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Evaluation of volcanic climate effects in the IPCC historic runs

PI: Georgiy Stenchikov
Institution: Rutgers University
Additional Investigators: K. Hamilton, V. Ramaswamy, A. Robock, R. Stouffer
Volcanic aerosols cool the troposphere and the Earth’s surface reflecting solar radiation and warms the lower stratosphere by absorption of thermal IR and solar near-IR radiation. Together with the direct radiative effect, volcanic forcing affects circulation in the stratosphere and troposphere shifting the Arctic Oscillation (AO) toward a positive phase. The duration of the forcing for each particular eruption is about 2 years. We propose to evaluate how the IPCC models simulate global and regional volcanic impacts on climate during historic period since 1860 to 2000.

The global average cooling of the climate system caused by volcanic aerosol is statistically stable however both observed and simulated responses have to be cleaned from ENSO to make fair comparison. The regional responses to individual (even strongest) eruptions , both caused by radiative cooling and change of circulation, are very difficult to evaluate because the observed signal is contaminated by climate variability.

Therefore in this study we propose to conduct a composite analysis of 12 strongest volcanic eruptions since 1860 to 2000 discussed in [Robock and Mao, 1992]. We combine these eruption in the 3 groups because different type of eruptions caused different climate effects:
1. Equatorial eruption that produced volcanic cloud in both hemispheres – 6 eruptions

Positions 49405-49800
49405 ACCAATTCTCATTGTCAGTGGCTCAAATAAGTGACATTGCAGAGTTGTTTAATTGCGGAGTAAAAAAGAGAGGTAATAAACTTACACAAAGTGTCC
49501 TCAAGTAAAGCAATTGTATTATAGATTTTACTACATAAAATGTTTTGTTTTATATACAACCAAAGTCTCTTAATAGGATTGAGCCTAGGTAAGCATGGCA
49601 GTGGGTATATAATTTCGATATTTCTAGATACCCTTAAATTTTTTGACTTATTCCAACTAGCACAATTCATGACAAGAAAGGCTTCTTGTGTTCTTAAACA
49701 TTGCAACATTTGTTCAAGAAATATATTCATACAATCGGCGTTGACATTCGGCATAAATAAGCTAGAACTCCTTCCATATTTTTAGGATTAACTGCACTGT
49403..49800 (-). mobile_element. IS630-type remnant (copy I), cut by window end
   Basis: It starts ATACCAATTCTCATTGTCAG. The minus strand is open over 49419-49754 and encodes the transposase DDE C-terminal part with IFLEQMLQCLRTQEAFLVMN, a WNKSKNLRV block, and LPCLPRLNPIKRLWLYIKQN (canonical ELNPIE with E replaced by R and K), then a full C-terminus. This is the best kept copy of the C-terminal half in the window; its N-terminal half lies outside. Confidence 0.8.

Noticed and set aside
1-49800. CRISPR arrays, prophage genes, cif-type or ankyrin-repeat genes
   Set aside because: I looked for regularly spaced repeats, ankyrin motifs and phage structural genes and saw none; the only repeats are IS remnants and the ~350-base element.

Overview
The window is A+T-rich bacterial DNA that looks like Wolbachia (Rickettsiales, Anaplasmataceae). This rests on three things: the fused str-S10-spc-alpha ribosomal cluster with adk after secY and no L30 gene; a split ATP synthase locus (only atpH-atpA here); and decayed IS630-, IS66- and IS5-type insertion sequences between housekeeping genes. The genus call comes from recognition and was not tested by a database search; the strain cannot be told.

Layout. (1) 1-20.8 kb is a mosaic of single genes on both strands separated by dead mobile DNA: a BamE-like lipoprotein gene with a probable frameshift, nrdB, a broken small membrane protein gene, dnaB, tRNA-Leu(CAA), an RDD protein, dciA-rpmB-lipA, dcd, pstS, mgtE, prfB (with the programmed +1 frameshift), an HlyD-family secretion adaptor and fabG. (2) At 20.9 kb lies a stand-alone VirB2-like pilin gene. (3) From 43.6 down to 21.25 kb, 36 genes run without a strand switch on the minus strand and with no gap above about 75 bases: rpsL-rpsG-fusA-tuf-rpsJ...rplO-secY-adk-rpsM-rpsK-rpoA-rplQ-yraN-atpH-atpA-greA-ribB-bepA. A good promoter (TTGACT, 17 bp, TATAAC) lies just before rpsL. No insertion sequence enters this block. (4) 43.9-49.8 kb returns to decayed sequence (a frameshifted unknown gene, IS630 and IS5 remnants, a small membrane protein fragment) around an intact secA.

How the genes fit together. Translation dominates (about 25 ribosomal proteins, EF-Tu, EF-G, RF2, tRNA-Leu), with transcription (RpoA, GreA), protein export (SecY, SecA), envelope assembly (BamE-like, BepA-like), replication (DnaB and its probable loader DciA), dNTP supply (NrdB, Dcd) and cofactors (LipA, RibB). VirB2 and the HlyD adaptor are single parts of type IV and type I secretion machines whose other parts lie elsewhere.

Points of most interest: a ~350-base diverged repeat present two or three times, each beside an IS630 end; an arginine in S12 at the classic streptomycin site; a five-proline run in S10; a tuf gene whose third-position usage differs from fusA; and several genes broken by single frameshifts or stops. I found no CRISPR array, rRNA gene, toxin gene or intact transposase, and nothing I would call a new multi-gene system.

2. SH eruptions that produced plume in the SH – 3 eruptions
3. High-latitude NH eruptions with plume in the NH – 3 eruptions

For all models we will analyze summer and winter responses for 2 years following the volcanic eruptions and compare results with corresponding composites from observations. The different ENSO phase in simulations and observations could negatively affect comparison but a composite averaging should diminish this effect. The composite analysis will provide more reliable evaluation with observations than analysis of the individual cases. We will analyze surface air temperature, sea level pressure, 50 hPa geopotential height, and temperature at 50 hPa. Only surface air temperature could be evaluated with observations from the Climatic Research Unit for entire period since 1860 to 2000. The other parameters will be evaluated using reanalysis data for 40 years that include strong eruptions of Agung, El Chichon, and Pinatubo.

In addition to the analysis of the seasonal fields we will calculate anomalies of global temperature and radiative fluxes at the top of the atmosphere. We will remove ENSO signal from global means and compare simulated responses with observations. Global surface air temperature will be evaluated for entire period of historic run, but radiative fluxes could be compared with observations for about 20 years when ERBE data are available.
  • Stenchikov, Georgiy, Kevin Hamilton, Ronald J. Stouffer, Alan Robock, V. Ramaswamy, Ben Santer, and Hans-F. Graf, 2006: Arctic Oscillation response to volcanic eruptions in the IPCC AR4 climate model. J. Geophys. Res., 111, D07107, doi:10.1029/2005JD006286. Abstract. Edit.

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